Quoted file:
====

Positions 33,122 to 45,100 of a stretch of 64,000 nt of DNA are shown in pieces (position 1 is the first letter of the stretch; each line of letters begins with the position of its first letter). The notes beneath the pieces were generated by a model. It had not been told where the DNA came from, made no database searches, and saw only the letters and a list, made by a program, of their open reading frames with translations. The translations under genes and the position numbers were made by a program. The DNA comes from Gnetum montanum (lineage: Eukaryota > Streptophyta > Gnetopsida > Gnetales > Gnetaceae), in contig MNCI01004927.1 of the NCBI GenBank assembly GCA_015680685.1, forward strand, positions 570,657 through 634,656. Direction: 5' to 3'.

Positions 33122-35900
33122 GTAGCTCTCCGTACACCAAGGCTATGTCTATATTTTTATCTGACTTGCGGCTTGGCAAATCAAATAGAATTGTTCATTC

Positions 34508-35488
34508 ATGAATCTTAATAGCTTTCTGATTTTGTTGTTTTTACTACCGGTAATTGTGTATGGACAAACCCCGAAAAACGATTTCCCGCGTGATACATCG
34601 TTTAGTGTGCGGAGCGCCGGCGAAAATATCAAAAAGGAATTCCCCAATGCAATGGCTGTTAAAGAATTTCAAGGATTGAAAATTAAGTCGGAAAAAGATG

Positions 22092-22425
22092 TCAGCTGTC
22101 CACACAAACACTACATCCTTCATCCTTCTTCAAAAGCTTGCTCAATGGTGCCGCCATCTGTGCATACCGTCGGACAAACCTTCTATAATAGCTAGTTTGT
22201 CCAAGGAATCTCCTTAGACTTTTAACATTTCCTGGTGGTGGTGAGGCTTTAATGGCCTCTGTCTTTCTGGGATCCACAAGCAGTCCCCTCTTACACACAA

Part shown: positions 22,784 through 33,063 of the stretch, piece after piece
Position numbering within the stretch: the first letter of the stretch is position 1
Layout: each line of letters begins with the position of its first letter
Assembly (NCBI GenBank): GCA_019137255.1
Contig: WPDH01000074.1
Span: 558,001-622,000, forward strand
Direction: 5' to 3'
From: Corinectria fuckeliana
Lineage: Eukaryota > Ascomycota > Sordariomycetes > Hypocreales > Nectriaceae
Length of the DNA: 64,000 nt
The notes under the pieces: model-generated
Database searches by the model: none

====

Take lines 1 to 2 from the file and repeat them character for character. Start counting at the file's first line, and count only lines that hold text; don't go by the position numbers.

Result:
Positions 33,122 to 45,100 of a stretch of 64,000 nt of DNA are shown in pieces (position 1 is the first letter of the stretch; each line of letters begins with the position of its first letter). The notes beneath the pieces were generated by a model. It had not been told where the DNA came from, made no database searches, and saw only the letters and a list, made by a program, of their open reading frames with translations. The translations under genes and the position numbers were made by a program. The DNA comes from Gnetum montanum (lineage: Eukaryota > Streptophyta > Gnetopsida > Gnetales > Gnetaceae), in contig MNCI01004927.1 of the NCBI GenBank assembly GCA_015680685.1, forward strand, positions 570,657 through 634,656. Direction: 5' to 3'.

Positions 33122-35900